Hello Hivers! Happy Easter! It's a lovely weekend evening and I spent it going on a stroll around my neighbourhood. My friend and I came upon a suya seller popularly called Mallam. We made a stop, relaxed on a chair beside him as he got busy preparing some suya, made our order and chatted away.
I'm sure you are wondering what suya means. Suya is a Nigerian street or finger food that comprises mainly skewered meat and innards. This food is popular with the Hausas, one of the major ethnic groups in the northern part of Nigeria. They are experts at making suya and trained in the art and spice of meat preservation.
I spent some years in the north, so I am very familiar with suya and how it's prepared. Usually, the seller washes the meat and coats it with pepper mix. This pepper mix contains lots of ground pepper (very important), a little salt, seasoning, spices like ground ginger, vegetable oil etc.
There is a little variant with the mix. In the North, a popular snack made with peanut balls commonly called kuli kuli are added to the mix to make the suya crunchy and tastier.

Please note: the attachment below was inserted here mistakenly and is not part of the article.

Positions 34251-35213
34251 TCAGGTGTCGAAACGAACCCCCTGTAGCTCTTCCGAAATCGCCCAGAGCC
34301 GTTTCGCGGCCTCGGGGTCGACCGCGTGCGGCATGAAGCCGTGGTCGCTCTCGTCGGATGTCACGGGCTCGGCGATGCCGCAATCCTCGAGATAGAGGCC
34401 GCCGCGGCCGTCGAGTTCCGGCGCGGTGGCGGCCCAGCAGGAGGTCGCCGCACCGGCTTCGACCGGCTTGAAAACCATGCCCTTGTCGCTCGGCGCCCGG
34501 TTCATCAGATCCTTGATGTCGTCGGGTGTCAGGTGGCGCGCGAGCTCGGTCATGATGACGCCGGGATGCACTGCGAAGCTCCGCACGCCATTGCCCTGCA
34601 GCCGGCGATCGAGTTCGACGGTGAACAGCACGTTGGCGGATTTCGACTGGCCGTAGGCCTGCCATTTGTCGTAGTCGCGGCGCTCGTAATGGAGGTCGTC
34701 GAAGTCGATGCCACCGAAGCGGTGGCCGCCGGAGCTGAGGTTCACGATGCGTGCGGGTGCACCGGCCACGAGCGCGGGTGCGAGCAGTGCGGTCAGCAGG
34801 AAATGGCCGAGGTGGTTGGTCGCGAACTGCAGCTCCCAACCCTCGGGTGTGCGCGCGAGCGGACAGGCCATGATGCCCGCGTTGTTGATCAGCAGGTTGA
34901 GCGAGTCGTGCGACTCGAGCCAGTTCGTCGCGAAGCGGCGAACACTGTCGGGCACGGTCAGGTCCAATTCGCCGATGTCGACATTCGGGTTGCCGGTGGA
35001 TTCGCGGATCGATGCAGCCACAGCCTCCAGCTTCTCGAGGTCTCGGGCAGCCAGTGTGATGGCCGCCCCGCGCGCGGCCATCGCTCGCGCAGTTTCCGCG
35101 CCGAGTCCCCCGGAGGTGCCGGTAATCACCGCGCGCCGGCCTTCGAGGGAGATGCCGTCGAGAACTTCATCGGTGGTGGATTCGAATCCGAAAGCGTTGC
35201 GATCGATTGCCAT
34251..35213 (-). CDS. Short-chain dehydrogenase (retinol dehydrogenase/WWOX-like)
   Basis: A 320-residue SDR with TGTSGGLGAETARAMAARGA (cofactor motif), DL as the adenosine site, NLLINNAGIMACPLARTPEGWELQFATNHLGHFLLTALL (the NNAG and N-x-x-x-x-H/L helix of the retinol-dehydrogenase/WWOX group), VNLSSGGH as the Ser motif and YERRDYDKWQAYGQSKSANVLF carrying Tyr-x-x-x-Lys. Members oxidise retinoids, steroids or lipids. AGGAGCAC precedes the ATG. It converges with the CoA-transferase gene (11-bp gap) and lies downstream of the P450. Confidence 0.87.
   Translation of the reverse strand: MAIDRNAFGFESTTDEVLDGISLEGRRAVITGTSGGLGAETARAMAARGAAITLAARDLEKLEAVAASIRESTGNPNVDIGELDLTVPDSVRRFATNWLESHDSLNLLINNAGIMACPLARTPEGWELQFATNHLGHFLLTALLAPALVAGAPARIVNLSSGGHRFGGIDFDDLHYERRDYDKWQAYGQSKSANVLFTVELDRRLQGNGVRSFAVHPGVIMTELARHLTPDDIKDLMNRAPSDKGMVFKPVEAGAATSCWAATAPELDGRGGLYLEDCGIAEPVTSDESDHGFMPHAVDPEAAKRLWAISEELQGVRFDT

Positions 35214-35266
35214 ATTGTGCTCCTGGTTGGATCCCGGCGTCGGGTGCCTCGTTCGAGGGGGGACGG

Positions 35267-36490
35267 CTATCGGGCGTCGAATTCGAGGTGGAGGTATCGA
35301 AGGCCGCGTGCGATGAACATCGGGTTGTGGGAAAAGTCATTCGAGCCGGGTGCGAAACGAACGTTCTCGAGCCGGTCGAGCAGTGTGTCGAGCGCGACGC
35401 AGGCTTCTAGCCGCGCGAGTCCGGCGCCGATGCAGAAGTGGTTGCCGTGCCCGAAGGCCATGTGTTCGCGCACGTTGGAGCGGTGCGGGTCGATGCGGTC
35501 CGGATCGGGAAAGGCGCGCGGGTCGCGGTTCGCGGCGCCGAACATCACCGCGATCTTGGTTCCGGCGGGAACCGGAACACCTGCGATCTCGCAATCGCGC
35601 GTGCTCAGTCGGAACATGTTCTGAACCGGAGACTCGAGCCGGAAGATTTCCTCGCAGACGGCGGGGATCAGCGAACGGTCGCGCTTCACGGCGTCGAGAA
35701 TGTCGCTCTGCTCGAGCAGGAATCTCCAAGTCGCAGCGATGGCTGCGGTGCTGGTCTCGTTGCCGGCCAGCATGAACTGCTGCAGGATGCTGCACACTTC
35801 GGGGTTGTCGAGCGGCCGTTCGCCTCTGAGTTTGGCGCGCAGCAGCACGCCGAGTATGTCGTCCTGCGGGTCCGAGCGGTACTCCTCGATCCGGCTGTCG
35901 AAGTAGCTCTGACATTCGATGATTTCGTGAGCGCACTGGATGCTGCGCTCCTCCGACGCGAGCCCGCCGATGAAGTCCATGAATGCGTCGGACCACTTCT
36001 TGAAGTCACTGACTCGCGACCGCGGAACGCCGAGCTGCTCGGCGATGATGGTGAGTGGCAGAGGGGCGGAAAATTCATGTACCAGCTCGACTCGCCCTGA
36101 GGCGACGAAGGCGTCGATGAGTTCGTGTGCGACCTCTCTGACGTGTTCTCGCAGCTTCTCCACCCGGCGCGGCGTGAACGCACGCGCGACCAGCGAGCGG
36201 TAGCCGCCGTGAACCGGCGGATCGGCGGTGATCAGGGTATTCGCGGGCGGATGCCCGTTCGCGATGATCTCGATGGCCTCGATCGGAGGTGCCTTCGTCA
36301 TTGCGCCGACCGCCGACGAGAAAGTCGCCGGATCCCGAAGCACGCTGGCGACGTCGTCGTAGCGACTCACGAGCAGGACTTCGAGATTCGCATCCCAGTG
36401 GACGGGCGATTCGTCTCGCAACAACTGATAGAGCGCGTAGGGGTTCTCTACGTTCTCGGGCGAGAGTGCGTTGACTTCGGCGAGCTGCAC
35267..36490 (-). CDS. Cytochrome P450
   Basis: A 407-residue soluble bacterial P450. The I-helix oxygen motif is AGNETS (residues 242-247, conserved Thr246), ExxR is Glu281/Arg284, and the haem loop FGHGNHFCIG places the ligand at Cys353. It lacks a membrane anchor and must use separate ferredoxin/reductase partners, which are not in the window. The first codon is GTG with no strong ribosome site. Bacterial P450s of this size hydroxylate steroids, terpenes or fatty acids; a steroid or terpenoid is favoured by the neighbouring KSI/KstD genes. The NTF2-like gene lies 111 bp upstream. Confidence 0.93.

Kuli kuli is made by grinding roasted groundnuts until the mixture almost reaches a nut butter consistency.
Then the seller allows the meat to marinate and soak in the coating. He starts his barbecue fire, positioning the meat sticks around the fire grill until the meat cooks. Apart from beef and innards which are the common suya, mutton and chicken are also prepared into suya and sold but the price would be different.
When a buyer comes along, the seller unpacks the meat from the stick into a padded newspaper and garnishes the grilled meat with chopped onions, cucumber, cabbage and tomatoes.
One thing that differentiates the suya in the south-west from the ones made in the north is masa. Masa is cornmeal, fried into a disc-like shape. It's delicious too. When you eat suya and masa together, just know you have eaten a healthy, balanced diet meal. Lol!
When my friend and I made our order, I insisted it should be hot, straight from the fire. I cannot stand cold food. By the time we were done snacking on suya and licking our lips, our noses were dripping and running as well! A delicious, spicy meal is always worth it!
What finger food or street food is common in your town or country?